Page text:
You figure that as we move forward in life, different things we do have meaning. We also are put on different paths and some of us are tested.
Breast cancer was definitely a test of everything for me, including faith. And here I go again starting the appointments to check to see that it’s still gone. Had blood work and a visit with one of my doctors yesterday. In a couple of weeks the diagnostic mammograms begin, followed by ultrasounds, return to my surgeon for a check-up, and a breast MRI in May.
And thanks to Tamoxifen they have to watch my uterine lining and other fun stuff which could also mean surgical biopsies of tissue “down there” – hopefully I won’t get a post-op nurse like I did six years ago if it has to happen. There I was post-op lying on a temporary hospital bed in a day surgery post op room feeling like a pool of jello in pain and this nurse keeps chirping in my ear how I was going to be sore, and then like a stuck broken record she said like a hundred times how I could not have “relations” for a while. I remember thinking at the time that was the LAST thing on my mind and wishing I did not have rubber body parts as I would have loved to have stuffed something in her mouth….but I digress…
Honestly, part of me is a little scared, a little at sixes and sevens. I have heard from other survivors you hold your breath and then you breathe. And you go on.
It’s as I sit in these follow-up appointments thinking about all the things I have to do, that those damn thoughts creep in: Will I be o.k.? Will I remain cancer-free? Will I worry the rest of my life? Will God grant me the rest of my life to live and be happy with my sweet man?
Yes, I had a bit of a good cry about this early this morning. I know all of what I am feeling is normal, but seriously? I don’t have time for this stuff yet I know if I don’t make the emotional time, it will come back to haunt me.
Tomorrow is also the memorial service for the woman from my childhood who died in January from breast cancer. As a survivor, you can’t help but think “this could have been me.”
Now you know why my favorite Anna Nalick song is up.
Also in the weird life moments, I have found myself being reconnected to people I knew a long time ago directly and indirectly. Not creepy people, but really nice people. It’s like coming full circle.
Karma is just a funny thing, isn’t it? Take yesterday for example. I unearthed some stuff belonging to my ex and I decided I should return the things to him. As opposed to him who did things like refused to give me my girl’s bike when we split, I decided the right thing to do was return them. I hadn’t been on that street really since the moving van was there (or maybe the dedication ceremony of the PA Historical Marker I got approved in his neighborhood) , and it was weird to just look at what might have been. I looked at his messy property and ramshackle house (that now has a boat in the back yard, no less!) and felt this enormous sense of relief that I never moved there, never married him.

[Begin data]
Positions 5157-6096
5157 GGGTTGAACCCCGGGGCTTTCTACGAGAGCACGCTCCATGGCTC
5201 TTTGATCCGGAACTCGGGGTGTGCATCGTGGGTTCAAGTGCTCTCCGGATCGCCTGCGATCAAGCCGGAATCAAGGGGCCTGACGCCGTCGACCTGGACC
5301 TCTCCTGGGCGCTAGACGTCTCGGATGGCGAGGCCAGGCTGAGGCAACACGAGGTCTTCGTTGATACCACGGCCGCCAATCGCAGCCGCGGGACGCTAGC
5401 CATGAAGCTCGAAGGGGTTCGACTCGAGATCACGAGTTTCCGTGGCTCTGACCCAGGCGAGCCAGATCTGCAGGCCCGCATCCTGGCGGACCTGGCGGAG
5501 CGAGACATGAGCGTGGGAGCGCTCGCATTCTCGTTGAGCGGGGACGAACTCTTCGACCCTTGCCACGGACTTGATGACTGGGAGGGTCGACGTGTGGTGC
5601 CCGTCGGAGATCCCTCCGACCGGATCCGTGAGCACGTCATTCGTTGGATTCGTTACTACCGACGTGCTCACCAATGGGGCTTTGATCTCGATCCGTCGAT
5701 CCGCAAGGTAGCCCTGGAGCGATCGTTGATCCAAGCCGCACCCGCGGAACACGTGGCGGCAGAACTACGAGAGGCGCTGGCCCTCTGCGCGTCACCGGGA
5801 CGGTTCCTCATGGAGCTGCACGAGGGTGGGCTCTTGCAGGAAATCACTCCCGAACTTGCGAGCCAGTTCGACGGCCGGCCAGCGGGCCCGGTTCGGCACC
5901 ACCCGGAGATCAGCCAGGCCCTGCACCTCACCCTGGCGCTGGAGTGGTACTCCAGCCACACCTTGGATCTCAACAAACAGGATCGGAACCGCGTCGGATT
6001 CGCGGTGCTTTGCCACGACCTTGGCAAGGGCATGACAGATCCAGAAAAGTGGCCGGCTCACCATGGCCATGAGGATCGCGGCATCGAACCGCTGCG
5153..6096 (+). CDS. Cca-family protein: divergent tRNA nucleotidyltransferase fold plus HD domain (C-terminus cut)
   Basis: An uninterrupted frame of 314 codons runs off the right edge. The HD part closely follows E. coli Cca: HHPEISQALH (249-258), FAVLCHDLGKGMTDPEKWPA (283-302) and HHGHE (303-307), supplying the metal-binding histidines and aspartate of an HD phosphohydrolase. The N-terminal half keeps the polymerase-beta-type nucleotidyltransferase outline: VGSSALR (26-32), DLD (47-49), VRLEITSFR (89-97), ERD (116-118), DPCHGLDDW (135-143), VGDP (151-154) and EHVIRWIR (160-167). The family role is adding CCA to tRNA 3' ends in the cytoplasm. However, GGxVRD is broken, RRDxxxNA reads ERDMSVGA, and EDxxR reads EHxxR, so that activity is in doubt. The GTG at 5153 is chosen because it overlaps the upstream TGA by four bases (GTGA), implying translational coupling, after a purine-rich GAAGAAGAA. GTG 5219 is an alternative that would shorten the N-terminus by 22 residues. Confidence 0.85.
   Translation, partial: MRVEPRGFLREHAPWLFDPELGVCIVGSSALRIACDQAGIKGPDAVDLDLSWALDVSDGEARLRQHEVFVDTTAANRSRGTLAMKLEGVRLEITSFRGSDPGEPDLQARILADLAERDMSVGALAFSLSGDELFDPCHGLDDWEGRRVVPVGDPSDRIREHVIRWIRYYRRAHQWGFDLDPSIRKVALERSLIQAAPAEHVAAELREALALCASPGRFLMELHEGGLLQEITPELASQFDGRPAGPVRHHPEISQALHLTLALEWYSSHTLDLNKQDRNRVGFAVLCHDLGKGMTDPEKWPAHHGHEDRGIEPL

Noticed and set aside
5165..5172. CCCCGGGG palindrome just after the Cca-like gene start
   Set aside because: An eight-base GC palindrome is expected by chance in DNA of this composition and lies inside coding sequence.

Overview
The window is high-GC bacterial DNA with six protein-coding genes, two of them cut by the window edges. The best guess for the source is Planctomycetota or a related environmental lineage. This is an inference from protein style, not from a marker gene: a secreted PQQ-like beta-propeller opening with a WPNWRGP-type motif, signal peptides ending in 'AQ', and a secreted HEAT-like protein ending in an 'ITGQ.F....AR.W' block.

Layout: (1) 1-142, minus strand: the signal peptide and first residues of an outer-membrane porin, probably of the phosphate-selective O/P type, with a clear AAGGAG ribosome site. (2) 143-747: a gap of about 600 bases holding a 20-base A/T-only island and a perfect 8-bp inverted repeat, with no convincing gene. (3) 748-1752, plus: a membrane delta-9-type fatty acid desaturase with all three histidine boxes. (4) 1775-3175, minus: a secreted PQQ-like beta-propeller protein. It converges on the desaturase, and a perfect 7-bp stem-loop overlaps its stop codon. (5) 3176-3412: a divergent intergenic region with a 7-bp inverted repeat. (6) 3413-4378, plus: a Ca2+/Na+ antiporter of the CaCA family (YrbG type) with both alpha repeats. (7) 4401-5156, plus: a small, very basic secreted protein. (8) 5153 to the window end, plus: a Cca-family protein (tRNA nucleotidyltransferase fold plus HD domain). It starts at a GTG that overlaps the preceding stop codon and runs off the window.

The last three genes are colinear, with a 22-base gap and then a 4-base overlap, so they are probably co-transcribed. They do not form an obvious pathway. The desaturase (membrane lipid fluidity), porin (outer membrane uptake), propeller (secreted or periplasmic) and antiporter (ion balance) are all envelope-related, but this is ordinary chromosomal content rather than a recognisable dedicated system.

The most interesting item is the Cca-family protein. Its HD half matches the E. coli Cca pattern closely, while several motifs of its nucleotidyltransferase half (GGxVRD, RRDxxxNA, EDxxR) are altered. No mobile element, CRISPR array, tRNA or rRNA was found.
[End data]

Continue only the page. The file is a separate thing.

I am looking forward to my future with my sweet man. I love him as much as he loves me. He’s like coming home again, I don’t know how else to describe it.
But in between there are moments. Damn breast cancer moments. But I know they are just part and parcel of the moments in life that we have to deal with and accept.
Sometimes life is just like a giant twelve step program, isn’t it? (And no, I am not in recovery, but I appreciate the hard work of those who are).
I am finishing with the Serenity Prayer. It has been adopted by AA and those in recovery, but in fact it is the work of a theologian who was named Reinhold Niebuhr:
God, grant me the serenity to accept the things I cannot change,
Courage to change the things I can,
And wisdom to know the difference.
Truth to power on that, people.
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We decided to “live for five and plan for twenty”.
Let’s live as if we know we only have five years left, but let’s plan on living twenty.
Just crossed the five-year mark this spring. (That was the statistical milestone we were told of. “You have an 80% chance of reoccurence within five years”.)
(This is for Invasive Ductal Carcinoma, statistics vary)
It’s not like a statute of limitations or a warranty or a mortgage. We focus on the date for five years (well, for the 4 1/2 years after treatment when we can focus on anything else), but when it arrives there is no certificate, no guarantee, no verdict that it is all over and you’re out of the woods. It’s a strange mixed blessing. Here you are at “survival stage”, and statistically (pronounced “Insurance Companies”) no longer requiring oncologists. The other side of the coin…no longer under the care of Dr.Goslin, you feel as though you’re on your own now.
While it may not help to alleviate any fear or anxiety, we must remember we are all groping blindly toward our final end. Life and cancer and the universe are random and chaotic, and we can never know what will fall upon us. By the same token, the things that fall may be beautiful.
When your galaxy is on a crash course with another galaxy and flying through space at 600 kilometers per second…every moment is good fortune.
Be at peace.